Dave joined us after a couple of years of jamming and performing with a line up that never really worked out. The decision to disband the live line up and focus on recording material became glaringly obvious after a while. In that time we recorded and released both Ritual Severance and The Great Solar Hunter so now my focus has shifted back to taking this project live. I’m sorry to say that Joel won’t be joining us on stage as that’s not where his interest lies but rehearsals have begun and things are starting to take shape.

CONTINUITY, PROCESS,
& PRODUCTION

Listening to the EP and album consecutively, there seemed to be a current or continuation between both. The similarities were most notable with the endings of “Weightless Grip of Fire” from the EP and “Phosphor Libation” on the album. On whether this was an intentional recurrence or coincidental.

– Initially the EP material was intended for our first full length. The original plan was to go straight for an album after the demo, but things can change in the writing process. A lot of what is on The Great Solar Hunter existed before we recorded Ritual Severance but, to my ears, there was a bit of a gap between the older material and the new. We decided to split the material and do an EP first. This also gave us the opportunity to ‘test run’ the recording process seeing as we have a drummer that lives in a different city. 

Craig further states – any similarities weren’t necessarily deliberately intended but half of the album material was nearly going to be released alongside the EP tracks. There were two other songs recorded for the album that we decided to exclude because they didn’t sit well with the others. In retrospect we should have included these on Ritual Severance. Maybe they’ll see the light of day eventually, who knows?

Having members in different cities can have limitations, specifically with regards to recording. Whilst both Dave Haley (drums) and John Gossard (leads) are not strangers to this process, recording components independently has the potential of impacting the overall vision and output. Craig’s perspective on this recording process:

Both the album and Ritual Severance were recorded in the same fashion. We approached the recording of Ritual Severance as a kind of ‘warm up’ for the album. It would seem a little messy from the outside looking in, but it is a pretty straightforward process. The technology is there to be used if you’re willing. After the writing is done, everything is recorded as a demo and passed on to Dave who goes into the studio without us to record the drums. The drum tracks are passed back to Joel and I. We record all of our parts and hand the near finished songs over to John for him to add leads to. When all of that is done Joel and I will add the finishing touches. It’s rather mundane really, but it works for us.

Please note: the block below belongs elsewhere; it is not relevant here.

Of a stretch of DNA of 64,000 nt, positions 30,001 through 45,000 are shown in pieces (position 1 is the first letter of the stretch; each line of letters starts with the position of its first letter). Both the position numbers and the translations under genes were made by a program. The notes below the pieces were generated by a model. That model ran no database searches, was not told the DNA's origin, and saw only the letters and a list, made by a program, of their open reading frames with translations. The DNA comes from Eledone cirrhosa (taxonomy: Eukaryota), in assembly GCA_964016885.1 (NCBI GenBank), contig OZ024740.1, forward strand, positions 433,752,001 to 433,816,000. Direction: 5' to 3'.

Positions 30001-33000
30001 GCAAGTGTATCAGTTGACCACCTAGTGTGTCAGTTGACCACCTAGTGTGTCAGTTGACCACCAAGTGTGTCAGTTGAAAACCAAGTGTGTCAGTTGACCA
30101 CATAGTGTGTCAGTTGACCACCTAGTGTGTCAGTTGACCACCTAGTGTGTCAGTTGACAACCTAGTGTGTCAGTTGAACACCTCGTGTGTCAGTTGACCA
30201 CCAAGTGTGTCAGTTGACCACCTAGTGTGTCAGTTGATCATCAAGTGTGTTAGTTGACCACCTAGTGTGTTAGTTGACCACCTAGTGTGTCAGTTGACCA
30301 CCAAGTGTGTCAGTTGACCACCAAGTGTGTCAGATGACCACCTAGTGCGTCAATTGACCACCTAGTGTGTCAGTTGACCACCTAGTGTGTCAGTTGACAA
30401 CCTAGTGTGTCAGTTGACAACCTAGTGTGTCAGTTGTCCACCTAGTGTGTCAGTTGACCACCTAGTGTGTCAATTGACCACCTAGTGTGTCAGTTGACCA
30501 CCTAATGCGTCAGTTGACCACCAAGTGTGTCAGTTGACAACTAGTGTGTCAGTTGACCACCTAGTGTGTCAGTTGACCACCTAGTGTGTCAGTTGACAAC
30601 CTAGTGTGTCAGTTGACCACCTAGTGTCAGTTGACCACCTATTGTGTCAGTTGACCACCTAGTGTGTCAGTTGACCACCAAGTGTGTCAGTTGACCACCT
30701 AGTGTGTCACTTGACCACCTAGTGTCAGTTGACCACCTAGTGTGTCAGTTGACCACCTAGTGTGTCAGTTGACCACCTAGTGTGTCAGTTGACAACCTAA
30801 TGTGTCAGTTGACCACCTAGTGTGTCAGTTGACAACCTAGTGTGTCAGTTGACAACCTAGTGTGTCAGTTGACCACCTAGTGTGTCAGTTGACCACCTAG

Of note is the clarity and definition of this release whilst maintaining a sharp, harrowing, almost shrill and nightmarish tone. The bass sits in the back and reinforces the choral nature of the riffs, allowing room for the drums to dominate the centre, overall it comes through as heavily mid-focused. As such, there is not much of either “air” or “bottom end” to the release. This lends to a stifling atmosphere and an atypical sound for this style of music in reference to other bands as well as previous Consummation releases.

The end results proved satisfactory for the band, achieving a sound which was complimentary to the writing and vision.

– A lot of time and thought was put into crafting the guitar parts for this release. The majority of the sections on the album underwent a drawn out evolution from their more primitive inception. Joel also gave careful consideration to the underlying rhythm guitars and massively enhanced the underlying obscurity of a lot of these passages. We opted for clarity as a means to not obscure our efforts behind a murky production. It would have been a waste of carefully executed nuance. A small amount of pride could certainly be added to the reasoning along with straying from the expectation of bands who lean towards dissonance. 

Aside from the drums – which were recorded by Dave’s brother Joseph – and John’s leads, all the recording and mixing was handled in house by Joel. I sat on the side lines and observed for most of this process. We didn’t really start out with an end game in mind other than to create the album with the best tools at our disposal. Joel spent a long period of time mixing, trying to get the best outcome from what we had recorded. I believe he achieved this.

LIVE PRESENTATION

With the completion of their album and the foundation of a new line-up, Consummation can now direct their vision and will towards live audiences once again. Following years of reclusion and contemplation, what atmosphere and experience will the band look to convey?

Consummation hasn’t appeared on the stage for over four years now. There are many reasons for this, some being mundane and others having to do with what I mentioned previously – line up changes and juggling multiple bands etc. A decision was eventually made to put shows aside to allow us to focus solely on writing and recording an album. I can assure you that this is only temporary. Rehearsals have begun now that the album has seen the light of day. As far as future live performances go, all I’ll say is that I hope to deliver something honest that will do the songs justice.


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ANTICHRIST SIEGE MACHINE deliver a blasphemous call to arms with debut new track “Prime Mover” & exclusive interview

True to their name, Virginia black/death duo Antichrist Siege Machine has been carrying out iconoclastic raids upon the metal underground since their 2016 inception. Following several successful campaigns throughout the United States, their 2016 demo, EP Morbid Triumph, and last years Promo MMXVIII, they are now poised to unleash their debut full length album Schism Perpetration. The coming onslaught is due on LP by Stygian Black Hand and CD by Krucyator Production on August 24th.